Taking Mental Illness to the Supremes

The U.S. Supreme Court Building in Washington D.C. Photo by Mark Thomas from Pixabay

Yesterday, the Supreme Court of the United States heard the first case of Court’s new term, Kahler v. Kansas. At issue is whether a state can abolish the traditional insanity defense in favor of a less inclusive mens rea test. As numerous experts have explained, and as I will explain below, the Court should reject Kansas’ law and reinstate the insanity defense. 

The insanity defense goes back to our system of common law, inherited from the British after we won our independence. It is essentially a system that says that prior court decisions have the force of law. In the case of the Supreme Court, their decisions become the law of the land. And the insanity defense, which is included in this body of law, says that if a person doesn’t know the nature of their actions, or doesn’t know right from wrong, they shouldn’t be held liable. And as many mental health advocacy organizations have pointed out, the idea of not holding people who are severely mentally ill criminally liable goes back even further, with cases appearing even in ancient times. 

The Kansas law, by contrast, allows evidence of mental illness or injury only for the purposes of establishing reasonable doubt in an element of the crime. For example, if a person, because of their mental illness, did not intend a criminal act, they would be found not guilty. However, that ignores the reality, reinforced by modern research, that some individuals with severe mental illness might intend a specific result, such as murder, but may not be able to understand that it is wrong, or worse may not be able to stop themselves. For example, if they are having a dissociative episode they may be trapped in a mental state where all they can do is watch themselves commit a criminal act. 

The Kansas law was passed, in part, due to public concern that criminals may abuse the traditional insanity defense to escape punishment. However, as the American Psychological Association’s (APA) brief points out, forensic psychologists and psychiatrists are capable of properly identifying valid claims as opposed to non-valid claims. Indeed, the insanity defense is a difficult road to take for a defense attorney and is rarely successful.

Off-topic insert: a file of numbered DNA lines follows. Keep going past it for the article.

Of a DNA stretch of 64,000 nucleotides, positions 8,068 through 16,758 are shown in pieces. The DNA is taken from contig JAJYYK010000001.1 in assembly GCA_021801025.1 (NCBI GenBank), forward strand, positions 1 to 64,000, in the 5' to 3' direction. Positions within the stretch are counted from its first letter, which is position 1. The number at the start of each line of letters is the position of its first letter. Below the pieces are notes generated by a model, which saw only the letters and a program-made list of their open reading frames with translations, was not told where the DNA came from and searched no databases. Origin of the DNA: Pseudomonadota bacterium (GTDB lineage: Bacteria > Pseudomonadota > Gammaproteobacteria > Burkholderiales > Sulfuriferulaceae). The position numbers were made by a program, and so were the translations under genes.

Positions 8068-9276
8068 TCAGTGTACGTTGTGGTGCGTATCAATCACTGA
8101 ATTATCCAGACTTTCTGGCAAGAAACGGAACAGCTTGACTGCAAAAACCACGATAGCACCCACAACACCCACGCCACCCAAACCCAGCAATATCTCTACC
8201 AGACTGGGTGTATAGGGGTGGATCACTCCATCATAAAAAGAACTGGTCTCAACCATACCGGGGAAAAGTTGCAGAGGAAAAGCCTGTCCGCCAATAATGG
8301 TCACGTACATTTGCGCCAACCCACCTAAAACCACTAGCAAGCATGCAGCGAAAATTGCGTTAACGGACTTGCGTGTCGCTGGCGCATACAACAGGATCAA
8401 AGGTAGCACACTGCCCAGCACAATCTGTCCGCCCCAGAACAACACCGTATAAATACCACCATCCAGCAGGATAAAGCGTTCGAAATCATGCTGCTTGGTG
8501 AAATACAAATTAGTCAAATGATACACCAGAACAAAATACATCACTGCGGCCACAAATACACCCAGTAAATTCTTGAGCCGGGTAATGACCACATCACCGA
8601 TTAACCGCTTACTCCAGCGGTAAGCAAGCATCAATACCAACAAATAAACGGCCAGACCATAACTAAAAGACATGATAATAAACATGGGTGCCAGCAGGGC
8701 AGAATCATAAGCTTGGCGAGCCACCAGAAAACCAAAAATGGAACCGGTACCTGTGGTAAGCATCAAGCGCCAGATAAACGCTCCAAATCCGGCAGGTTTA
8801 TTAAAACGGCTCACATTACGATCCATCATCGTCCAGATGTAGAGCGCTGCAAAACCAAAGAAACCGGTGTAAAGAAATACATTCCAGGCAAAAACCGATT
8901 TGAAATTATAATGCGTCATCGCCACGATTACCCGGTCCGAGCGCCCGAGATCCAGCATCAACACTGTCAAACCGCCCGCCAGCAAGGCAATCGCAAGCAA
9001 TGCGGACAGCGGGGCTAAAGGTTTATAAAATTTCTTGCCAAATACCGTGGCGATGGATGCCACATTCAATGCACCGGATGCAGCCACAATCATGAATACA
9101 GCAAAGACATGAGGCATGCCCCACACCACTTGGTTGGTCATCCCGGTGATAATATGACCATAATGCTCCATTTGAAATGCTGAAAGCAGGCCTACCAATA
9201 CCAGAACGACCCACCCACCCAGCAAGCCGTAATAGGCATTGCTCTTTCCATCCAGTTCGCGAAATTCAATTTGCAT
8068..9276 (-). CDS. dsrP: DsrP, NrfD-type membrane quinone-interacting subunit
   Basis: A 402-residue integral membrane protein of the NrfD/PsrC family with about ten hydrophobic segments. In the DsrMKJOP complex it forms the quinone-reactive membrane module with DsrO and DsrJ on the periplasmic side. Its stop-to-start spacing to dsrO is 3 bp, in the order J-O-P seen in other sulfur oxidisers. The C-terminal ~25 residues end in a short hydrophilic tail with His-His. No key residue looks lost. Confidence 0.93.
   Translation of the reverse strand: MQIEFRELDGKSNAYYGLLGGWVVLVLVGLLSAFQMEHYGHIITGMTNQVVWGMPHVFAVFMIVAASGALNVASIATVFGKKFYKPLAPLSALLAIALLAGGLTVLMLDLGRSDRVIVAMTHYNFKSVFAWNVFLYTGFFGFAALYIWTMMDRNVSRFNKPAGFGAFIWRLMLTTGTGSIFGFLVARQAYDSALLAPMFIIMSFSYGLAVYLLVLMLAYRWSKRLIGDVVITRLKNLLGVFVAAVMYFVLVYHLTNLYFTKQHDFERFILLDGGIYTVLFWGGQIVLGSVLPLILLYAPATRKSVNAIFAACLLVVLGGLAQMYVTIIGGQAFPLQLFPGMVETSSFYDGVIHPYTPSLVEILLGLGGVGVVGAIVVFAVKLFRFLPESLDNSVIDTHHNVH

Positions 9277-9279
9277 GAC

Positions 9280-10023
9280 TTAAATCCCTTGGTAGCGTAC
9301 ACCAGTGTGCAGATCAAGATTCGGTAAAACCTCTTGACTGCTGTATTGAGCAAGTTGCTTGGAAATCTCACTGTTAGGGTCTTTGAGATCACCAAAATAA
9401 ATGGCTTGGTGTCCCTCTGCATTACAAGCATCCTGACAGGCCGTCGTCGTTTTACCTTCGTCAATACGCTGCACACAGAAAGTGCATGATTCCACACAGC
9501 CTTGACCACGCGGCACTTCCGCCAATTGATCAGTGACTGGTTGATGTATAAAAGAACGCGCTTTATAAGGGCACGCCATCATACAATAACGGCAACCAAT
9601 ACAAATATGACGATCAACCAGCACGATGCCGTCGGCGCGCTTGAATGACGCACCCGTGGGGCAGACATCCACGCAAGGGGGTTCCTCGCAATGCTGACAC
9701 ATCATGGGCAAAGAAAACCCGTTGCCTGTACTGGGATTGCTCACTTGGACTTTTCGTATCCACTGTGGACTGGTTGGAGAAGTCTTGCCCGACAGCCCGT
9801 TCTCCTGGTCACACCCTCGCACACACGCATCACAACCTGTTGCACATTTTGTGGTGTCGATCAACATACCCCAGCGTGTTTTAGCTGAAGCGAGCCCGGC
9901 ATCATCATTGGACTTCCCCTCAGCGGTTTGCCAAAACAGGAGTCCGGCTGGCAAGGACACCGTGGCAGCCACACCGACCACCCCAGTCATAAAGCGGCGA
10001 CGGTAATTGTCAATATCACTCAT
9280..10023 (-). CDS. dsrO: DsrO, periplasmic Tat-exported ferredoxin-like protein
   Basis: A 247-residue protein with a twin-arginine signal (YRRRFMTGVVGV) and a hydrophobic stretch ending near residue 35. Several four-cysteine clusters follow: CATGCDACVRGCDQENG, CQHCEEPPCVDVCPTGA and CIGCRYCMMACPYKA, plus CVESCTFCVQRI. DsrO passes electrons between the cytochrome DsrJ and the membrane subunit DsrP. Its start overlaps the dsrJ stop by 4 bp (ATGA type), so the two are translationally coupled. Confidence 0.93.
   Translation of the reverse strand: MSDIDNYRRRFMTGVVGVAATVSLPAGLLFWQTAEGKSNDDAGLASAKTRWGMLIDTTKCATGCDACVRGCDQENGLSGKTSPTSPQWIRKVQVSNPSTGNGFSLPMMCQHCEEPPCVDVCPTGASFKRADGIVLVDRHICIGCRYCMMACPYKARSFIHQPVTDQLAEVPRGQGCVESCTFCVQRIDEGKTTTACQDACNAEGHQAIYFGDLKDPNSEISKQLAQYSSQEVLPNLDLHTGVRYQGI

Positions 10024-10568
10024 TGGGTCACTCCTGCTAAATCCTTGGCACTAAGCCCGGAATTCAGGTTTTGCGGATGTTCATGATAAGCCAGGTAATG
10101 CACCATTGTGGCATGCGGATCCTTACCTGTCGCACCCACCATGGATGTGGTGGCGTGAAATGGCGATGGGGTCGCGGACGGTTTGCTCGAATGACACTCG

Nor is someone who escapes criminal liability due to such a defense necessarily going to be a danger to the public, since they are often institutionalized as a result of the severity of their condition, sometimes for even longer than their prison sentence would have been. Nevertheless,  Kansas felt the need to change the law, and now mental illness finds itself before the supremes. 

It is not enough that we end the stigma surrounding mental illness. We must also insure that our laws and our policies address mental health issues with compassion. There is considerable evidence that the defendant in the Kansas case suffers from severe mental illnesses, and it goes against our inherent ideas of justice, as well as the 8th and 14th amendments to the U.S. Constitution, to hold someone criminally liable when they are in the grips of a mental illness that prevents them from understanding or preventing their actions. In this case, since it is a capital offense, there is the further question of whether we as a society are to execute those suffering from severe mental illnesses. 

Regardless of how the Court decides, there is still a lot of work to be done. For starters, getting rid of the word ‘insanity’ and replacing it with something better. Beyond that, we must insure that those that are found not guilty by reason of mental illness, and are instead sent to mental health institutions, are treated humanely, and that they are not forgotten by society. 

But for now, the nine men and women of the Court must decide that the traditional insanity defense is the law of the land. Otherwise, justice will have failed, in the most supreme of ways.

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